Asked about their expansion plans, the company that operates the Candelaria mining complex stated that they are awaiting the outcome of royalty payment discussions.
The Canadian firm, Lundin Mining, has announced its plans for the year, stating that one of its focus areas will be the development of the Candelaria mining complex. During the presentation of its Q4 results, the company revealed that its adjusted earnings for the year totaled US$820 million, compared to the profit of US$225 million achieved the previous year.
For this year, they are forecasting a 20% increase in their total copper production for the current year. With regards to the Candelaria mine, the firm has set its capital expenditure at US$370 million, which accounts for more than half of the US$655 million in expenditure planned for its total worldwide operations. When it comes to the levels of copper production at the site, the company expects to produce between 155,000 and 165,000 tons of copper in 2022, in excess of the 151,719 tons registered during 2021.
The company also forecasts production costs of US$1.55 per pound, higher than the US$1.51 registered during 2021.
Speaking about the company’s plans for the expansion of the mine, in a conference call with analysts, the President and CEO of the firm, Peter Rockandel, stated that the corresponding studies are virtually complete. This expansion would increase production by more than 20,000 tons of copper per year, as well as producing a series of ESG benefits.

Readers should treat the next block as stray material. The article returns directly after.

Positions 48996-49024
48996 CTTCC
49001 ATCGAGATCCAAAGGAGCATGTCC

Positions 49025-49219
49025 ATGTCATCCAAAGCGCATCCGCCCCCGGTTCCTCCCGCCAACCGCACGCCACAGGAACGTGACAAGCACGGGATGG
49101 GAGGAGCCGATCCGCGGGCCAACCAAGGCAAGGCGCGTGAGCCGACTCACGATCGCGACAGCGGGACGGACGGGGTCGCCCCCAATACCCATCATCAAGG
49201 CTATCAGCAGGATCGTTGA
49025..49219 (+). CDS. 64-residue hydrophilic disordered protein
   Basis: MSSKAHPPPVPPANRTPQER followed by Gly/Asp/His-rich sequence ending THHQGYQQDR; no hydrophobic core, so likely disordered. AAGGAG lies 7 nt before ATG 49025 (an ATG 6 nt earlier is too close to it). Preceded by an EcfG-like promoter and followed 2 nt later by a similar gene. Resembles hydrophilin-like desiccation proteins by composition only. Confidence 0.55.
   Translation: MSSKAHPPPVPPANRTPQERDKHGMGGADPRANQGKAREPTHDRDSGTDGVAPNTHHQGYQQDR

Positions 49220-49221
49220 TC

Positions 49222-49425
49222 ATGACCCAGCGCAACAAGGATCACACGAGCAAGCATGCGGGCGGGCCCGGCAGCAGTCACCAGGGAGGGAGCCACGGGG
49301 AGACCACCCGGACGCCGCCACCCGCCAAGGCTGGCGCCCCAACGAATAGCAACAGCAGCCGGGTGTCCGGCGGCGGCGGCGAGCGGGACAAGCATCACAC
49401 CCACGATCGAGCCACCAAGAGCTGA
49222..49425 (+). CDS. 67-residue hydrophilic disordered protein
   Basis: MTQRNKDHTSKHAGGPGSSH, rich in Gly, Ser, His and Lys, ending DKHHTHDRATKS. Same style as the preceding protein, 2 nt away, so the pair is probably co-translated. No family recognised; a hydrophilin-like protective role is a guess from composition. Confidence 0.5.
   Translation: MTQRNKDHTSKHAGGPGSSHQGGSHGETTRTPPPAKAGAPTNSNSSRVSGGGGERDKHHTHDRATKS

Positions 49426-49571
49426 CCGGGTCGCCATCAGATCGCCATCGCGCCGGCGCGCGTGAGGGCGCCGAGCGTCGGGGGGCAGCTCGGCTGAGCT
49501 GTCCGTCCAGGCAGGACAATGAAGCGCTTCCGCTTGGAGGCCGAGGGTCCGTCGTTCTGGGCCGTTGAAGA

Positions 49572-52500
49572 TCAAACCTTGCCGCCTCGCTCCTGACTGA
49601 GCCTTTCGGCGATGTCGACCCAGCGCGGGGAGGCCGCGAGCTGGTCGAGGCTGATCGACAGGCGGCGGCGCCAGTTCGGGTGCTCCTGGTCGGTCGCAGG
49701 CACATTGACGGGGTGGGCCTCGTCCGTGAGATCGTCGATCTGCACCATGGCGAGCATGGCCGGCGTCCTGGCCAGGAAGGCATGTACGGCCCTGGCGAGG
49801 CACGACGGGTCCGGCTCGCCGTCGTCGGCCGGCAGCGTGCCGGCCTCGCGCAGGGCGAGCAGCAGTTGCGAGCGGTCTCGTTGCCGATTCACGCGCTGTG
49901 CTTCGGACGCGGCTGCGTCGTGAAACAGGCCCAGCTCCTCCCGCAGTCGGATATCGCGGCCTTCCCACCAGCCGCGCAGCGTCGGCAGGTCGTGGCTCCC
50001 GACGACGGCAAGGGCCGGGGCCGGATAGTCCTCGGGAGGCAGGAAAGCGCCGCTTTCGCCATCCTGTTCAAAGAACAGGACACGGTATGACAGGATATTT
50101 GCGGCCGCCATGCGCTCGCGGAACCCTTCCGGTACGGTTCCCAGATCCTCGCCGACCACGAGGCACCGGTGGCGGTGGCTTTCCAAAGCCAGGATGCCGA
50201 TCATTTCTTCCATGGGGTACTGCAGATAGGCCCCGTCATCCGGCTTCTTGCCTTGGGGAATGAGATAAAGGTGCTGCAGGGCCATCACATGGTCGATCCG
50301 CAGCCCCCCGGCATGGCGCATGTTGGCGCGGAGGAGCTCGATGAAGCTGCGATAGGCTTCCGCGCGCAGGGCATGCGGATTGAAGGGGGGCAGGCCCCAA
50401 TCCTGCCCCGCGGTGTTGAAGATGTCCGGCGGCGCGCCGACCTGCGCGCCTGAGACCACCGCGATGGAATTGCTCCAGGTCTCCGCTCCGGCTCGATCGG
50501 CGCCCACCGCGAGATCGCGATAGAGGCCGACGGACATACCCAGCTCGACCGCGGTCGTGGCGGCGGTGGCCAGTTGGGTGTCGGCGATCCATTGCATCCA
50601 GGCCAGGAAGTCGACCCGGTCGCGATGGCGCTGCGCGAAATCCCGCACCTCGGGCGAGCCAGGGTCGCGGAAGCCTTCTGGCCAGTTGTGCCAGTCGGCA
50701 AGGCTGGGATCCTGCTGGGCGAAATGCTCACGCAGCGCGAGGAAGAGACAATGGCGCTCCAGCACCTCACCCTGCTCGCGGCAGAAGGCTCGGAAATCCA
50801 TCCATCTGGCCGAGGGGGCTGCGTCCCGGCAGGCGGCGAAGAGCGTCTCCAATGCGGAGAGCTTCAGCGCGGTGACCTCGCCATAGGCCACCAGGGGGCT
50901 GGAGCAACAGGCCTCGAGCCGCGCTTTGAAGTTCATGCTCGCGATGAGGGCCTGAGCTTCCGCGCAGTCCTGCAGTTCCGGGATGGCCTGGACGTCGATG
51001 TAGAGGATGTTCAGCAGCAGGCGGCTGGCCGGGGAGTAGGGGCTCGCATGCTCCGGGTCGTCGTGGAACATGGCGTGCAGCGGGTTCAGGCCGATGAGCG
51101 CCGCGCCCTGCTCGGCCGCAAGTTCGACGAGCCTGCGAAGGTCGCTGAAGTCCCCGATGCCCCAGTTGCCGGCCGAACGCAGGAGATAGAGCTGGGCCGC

Nonetheless, Rockandel warned that, “under the current fiscal situation, the project shows a positive double-digit IRR, but it would be prudent for us to wait to see what kind of royalty changes come through, and then we can factor that into the model and determine the impact. But to your point, we are going to wait until we see what the changes may be for a path forward. If the changes come and it still dictates a strong IRR, we will move forward to the project.”
Asked about when they expect to have more clarity about the changes that could affect local industry, the executive limited himself to pointing out that, “I would assume that it will occur after March 11 when the new government comes into place. So look for a time line after that to get better clarity.”
Source: El Mercurio.
To learn more about foreign investment in Chile, see the following article.